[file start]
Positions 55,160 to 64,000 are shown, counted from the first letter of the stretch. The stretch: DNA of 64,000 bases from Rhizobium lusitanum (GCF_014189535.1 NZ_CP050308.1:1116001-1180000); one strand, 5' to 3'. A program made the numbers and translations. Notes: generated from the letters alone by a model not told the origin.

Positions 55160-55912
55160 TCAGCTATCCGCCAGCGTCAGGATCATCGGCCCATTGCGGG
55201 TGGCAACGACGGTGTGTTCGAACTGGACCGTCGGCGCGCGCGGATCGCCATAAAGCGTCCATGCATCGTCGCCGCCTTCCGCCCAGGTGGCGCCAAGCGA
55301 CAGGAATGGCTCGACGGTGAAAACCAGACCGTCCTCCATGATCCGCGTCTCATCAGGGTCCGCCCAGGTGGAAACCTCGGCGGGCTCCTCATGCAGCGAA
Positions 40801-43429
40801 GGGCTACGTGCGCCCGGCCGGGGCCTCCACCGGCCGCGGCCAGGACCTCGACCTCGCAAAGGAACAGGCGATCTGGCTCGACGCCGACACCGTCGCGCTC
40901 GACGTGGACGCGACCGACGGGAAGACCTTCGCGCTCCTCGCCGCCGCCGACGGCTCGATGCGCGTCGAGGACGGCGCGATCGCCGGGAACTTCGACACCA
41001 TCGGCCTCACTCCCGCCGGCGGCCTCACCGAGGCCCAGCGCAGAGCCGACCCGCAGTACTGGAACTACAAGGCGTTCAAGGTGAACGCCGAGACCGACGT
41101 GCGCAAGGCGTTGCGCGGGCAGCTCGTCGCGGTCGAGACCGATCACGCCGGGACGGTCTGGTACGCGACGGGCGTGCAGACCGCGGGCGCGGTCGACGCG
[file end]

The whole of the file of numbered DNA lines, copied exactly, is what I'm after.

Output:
Positions 55,160 to 64,000 are shown, counted from the first letter of the stretch. The stretch: DNA of 64,000 bases from Rhizobium lusitanum (GCF_014189535.1 NZ_CP050308.1:1116001-1180000); one strand, 5' to 3'. A program made the numbers and translations. Notes: generated from the letters alone by a model not told the origin.

Positions 55160-55912
55160 TCAGCTATCCGCCAGCGTCAGGATCATCGGCCCATTGCGGG
55201 TGGCAACGACGGTGTGTTCGAACTGGACCGTCGGCGCGCGCGGATCGCCATAAAGCGTCCATGCATCGTCGCCGCCTTCCGCCCAGGTGGCGCCAAGCGA
55301 CAGGAATGGCTCGACGGTGAAAACCAGACCGTCCTCCATGATCCGCGTCTCATCAGGGTCCGCCCAGGTGGAAACCTCGGCGGGCTCCTCATGCAGCGAA
Positions 40801-43429
40801 GGGCTACGTGCGCCCGGCCGGGGCCTCCACCGGCCGCGGCCAGGACCTCGACCTCGCAAAGGAACAGGCGATCTGGCTCGACGCCGACACCGTCGCGCTC
40901 GACGTGGACGCGACCGACGGGAAGACCTTCGCGCTCCTCGCCGCCGCCGACGGCTCGATGCGCGTCGAGGACGGCGCGATCGCCGGGAACTTCGACACCA
41001 TCGGCCTCACTCCCGCCGGCGGCCTCACCGAGGCCCAGCGCAGAGCCGACCCGCAGTACTGGAACTACAAGGCGTTCAAGGTGAACGCCGAGACCGACGT
41101 GCGCAAGGCGTTGCGCGGGCAGCTCGTCGCGGTCGAGACCGATCACGCCGGGACGGTCTGGTACGCGACGGGCGTGCAGACCGCGGGCGCGGTCGACGCG